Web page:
Better representation of biogeochemistry–climate feedbacks and ecosystem processes in Earth system models (ESMs) is essential for reducing uncertainties associated with projections of climate change during the remainder of the 21st century and beyond. Model–data comparison and integration activities are required to inform improvement of land carbon cycle models and the design of new measurement campaigns aimed at reducing uncertainties associated with key land surface processes. The International Land Model Benchmarking (ILAMB) Package was designed to facilitate systematic and comprehensive model–data comparison and improve understanding of factors influencing model fidelity. We used ILAMB to benchmark and intercompare terrestrial carbon cycle models coupled within ESMs used to conduct historical simulations for the Fifth and Sixth Phases of the Coupled Model Intercomparison Project (CMIP5 and CMIP6). Results indicate that the suite of CMIP6 land models exhibits better performance than the suite of CMIP5 land models in comparison with observations for a variety of biogeochemical, hydrological, and energy-related variables. These improvements are partially attributed to reductions of biases in temperature, precipitation, and incoming radiation, suggesting that free-running atmosphere models in these ESMs also improved; however, biases in some regions increased. An analysis of forcing variables, prognostic land variables, and relationships from variable-to-variable comparisons indicate an overall improvement in most CMIP6 models, with relationships for some models exhibiting the greatest improvement in ILAMB scores, suggesting that improved model process representation in some models, and likely increased model complexity, contributed to improved model performance.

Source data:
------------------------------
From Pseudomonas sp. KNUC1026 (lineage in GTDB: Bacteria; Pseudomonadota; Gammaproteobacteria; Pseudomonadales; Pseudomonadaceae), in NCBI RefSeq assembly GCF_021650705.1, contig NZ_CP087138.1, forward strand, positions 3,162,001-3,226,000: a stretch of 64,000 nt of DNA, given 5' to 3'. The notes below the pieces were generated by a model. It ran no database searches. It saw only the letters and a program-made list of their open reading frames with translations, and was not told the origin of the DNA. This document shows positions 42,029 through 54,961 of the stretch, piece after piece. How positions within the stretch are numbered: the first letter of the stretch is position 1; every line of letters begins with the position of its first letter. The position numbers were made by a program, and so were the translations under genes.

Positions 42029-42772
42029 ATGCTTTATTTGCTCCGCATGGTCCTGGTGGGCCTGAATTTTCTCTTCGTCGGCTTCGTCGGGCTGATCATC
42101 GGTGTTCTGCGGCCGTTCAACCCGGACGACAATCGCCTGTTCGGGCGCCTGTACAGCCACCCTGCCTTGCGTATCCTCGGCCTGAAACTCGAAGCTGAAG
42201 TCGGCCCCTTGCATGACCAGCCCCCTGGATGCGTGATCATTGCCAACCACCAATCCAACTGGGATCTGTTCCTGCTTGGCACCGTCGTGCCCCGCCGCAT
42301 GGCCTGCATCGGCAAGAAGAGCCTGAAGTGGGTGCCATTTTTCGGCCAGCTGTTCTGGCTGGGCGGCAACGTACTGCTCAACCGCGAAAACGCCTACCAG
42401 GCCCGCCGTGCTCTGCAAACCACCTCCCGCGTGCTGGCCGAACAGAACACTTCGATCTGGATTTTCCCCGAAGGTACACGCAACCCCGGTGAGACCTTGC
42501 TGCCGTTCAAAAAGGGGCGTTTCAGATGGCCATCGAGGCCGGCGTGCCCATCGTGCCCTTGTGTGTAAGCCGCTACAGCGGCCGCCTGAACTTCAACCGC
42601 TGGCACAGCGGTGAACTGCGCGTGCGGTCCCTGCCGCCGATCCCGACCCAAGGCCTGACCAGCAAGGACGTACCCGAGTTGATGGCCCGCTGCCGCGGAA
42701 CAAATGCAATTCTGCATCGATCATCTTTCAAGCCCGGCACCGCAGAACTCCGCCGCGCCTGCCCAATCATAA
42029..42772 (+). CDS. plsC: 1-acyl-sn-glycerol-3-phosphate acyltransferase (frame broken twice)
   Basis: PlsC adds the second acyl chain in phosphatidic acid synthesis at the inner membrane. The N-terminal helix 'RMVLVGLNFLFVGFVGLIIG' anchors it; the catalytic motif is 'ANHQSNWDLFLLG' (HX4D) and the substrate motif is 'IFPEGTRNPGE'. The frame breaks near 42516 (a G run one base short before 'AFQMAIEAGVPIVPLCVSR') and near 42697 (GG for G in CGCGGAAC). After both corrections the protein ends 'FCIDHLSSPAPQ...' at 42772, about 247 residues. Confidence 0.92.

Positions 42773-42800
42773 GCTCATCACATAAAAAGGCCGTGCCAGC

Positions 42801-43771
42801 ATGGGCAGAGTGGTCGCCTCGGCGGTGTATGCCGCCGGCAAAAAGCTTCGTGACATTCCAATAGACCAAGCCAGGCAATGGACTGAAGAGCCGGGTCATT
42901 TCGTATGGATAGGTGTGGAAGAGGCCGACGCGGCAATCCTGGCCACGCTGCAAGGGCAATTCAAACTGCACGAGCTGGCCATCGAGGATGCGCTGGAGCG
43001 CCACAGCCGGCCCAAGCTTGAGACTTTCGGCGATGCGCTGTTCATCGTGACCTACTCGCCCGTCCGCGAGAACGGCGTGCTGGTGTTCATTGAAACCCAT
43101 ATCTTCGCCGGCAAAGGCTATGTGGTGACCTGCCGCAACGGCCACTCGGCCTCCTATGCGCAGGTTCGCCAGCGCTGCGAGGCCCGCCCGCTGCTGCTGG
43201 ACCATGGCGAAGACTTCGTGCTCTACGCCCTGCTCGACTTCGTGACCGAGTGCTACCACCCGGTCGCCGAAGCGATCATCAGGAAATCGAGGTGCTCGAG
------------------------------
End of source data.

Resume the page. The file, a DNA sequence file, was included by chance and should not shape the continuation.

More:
Forrest M. Hoffman is a Distinguished Computational Earth System Scientist and the Group Leader for the Computational Earth Sciences Group at Oak Ridge National Laboratory (ORNL). As a resident researcher in ORNL’s Climate Change Science Institute (CCSI) and a member of ORNL’s Computational Sciences & Engineering Division (CSED), Forrest develops and applies Earth system models (ESMs) to investigate the global carbon cycle and feedbacks between biogeochemical cycles and the climate system. He applies data mining methods using high performance computing to problems in landscape ecology, ecosystem modeling, remote sensing, and large-scale climate data analytics. He is particularly interested in applying machine learning methods to explore the influence of terrestrial and marine ecosystems on hydrology and climate. Forrest is also a Joint Faculty Member in the University of Tennessee’s Department of Civil & Environmental Engineering in nearby Knoxville, Tennessee.